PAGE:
“So, how common are badminton schools in Malaysia?”
I was referring to education institutions that are in place to educate up and coming badminton stars, whilst they would get an education, continuous badminton training ready to be the nation’s next best is by far the priority.
I posed this question whilst visiting the University of Malaya, a University well-known in Malaysia for its sport science program. The recipient of my question was their deputy director and member of Malaysia’s Olympic Committee.
“What do you mean badminton schools?” She replied.
I explained how I had always imaged kids being sent to sporting schools from a young age so that badminton would be a priority for them.
“We don’t have any here in Malaysia, perhaps in other Asian countries, but here everyone plays and trains at their local clubs and if they’re good enough they’ll move to the National training center.”
Another person in the room spoke up to explain how they got into badminton and that many start out socially and if they’re good enough they seek coaching, but really there is very little in terms of a National structure for grassroots development – essentially because everyone is already playing!
This shocked me as Malaysia is seen as one of the powerhouses for the sport, year on year they produce world class athletes and yet many countries with strong set-ups will suffer each year, perhaps getting one or two stars rather than a big squad.
After spending two weeks playing in Malaysia (it was actually my second visit to the country in 6 months) and speaking to many former state representatives that were on the edge of elite and national training I believe the way they get their quality is purely from a very, very high quantity of players and facilities. The campus we stayed on had a badminton hall, the adjacent campus also had one, behind the campus was a 10 court badminton hall, jump in the car for 10 minutes and you’re at a 22 court hall, head in the other direction and you’ll probably find the same. The number of badminton courts per square mile must be a ridiculous ratio, and what’s more is that the courts are always booked!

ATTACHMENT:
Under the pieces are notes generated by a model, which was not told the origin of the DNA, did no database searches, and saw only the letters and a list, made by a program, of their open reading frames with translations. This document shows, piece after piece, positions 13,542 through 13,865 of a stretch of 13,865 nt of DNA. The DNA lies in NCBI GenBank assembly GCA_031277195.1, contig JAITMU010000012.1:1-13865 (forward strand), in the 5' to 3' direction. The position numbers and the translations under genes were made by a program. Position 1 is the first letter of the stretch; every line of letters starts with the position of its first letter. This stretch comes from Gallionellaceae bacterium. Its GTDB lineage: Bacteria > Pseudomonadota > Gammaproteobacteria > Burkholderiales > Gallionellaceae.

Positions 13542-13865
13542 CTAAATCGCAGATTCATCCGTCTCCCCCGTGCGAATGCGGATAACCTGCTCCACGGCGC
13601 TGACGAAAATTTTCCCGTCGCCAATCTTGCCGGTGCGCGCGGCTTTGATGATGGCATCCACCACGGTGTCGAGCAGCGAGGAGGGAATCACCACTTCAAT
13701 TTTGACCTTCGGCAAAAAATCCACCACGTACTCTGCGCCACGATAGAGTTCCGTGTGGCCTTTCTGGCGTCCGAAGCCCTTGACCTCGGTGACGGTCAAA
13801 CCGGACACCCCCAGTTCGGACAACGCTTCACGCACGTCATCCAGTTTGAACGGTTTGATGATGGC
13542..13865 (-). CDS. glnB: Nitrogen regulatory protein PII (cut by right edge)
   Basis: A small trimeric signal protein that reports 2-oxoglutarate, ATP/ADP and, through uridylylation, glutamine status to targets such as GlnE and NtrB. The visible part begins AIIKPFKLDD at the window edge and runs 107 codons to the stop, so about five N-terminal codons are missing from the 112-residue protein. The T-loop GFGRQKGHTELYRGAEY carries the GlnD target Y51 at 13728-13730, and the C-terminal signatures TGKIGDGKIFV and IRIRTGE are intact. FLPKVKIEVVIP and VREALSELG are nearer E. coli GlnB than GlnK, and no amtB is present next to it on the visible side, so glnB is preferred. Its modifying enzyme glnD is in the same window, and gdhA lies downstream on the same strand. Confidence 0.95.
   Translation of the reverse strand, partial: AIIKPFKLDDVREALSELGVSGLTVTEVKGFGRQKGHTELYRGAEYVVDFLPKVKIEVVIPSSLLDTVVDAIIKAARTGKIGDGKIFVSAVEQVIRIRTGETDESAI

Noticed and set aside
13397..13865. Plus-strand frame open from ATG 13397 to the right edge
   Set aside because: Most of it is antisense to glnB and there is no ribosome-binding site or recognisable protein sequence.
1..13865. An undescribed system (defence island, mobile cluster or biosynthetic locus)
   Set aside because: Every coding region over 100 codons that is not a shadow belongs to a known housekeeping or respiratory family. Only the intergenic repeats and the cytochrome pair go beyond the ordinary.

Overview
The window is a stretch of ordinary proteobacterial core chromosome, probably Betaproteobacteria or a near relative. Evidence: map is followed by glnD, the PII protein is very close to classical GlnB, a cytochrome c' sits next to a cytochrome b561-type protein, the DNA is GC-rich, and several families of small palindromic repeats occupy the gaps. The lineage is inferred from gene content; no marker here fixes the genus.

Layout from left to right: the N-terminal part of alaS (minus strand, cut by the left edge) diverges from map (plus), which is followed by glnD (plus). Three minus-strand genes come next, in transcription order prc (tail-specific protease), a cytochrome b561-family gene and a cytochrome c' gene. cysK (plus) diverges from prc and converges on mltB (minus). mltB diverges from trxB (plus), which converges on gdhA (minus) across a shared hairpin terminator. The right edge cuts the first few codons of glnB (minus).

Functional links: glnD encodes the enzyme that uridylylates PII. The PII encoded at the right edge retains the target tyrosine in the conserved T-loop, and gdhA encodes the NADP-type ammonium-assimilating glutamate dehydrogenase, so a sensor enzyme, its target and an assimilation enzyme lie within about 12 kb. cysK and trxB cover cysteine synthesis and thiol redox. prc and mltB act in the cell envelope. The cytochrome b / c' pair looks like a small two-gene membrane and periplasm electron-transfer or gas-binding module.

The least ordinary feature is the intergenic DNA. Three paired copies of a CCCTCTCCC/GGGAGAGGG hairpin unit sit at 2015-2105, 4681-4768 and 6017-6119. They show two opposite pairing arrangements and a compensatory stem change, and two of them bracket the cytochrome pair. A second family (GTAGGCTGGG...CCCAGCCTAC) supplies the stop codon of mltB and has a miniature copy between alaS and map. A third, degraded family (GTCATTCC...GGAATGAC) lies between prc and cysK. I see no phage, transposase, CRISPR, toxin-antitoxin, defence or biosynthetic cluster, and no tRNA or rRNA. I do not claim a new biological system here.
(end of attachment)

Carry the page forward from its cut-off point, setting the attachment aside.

The same is true for clubs and teams, our campus had a team, the adjacent campus (which is for the parent University of where we were staying) had a team, we played against numerous local clubs and at a local academy. Every time the teams were made of very high standard players that were just playing socially. The volume is atonishing.
It makes sense that if so many people are playing so often then by probability you will get lots of stars – it’s the constant and ease of exposure to high-level badminton that increases all their levels rather than the need for a clear national structure.
What’s the point I’m getting at? Sometimes you just need a high quantity to achieve the quality you are after, repeating things over and over for practice is perhaps the best comparison for day to day life. It doesn’t have to be fancy to work!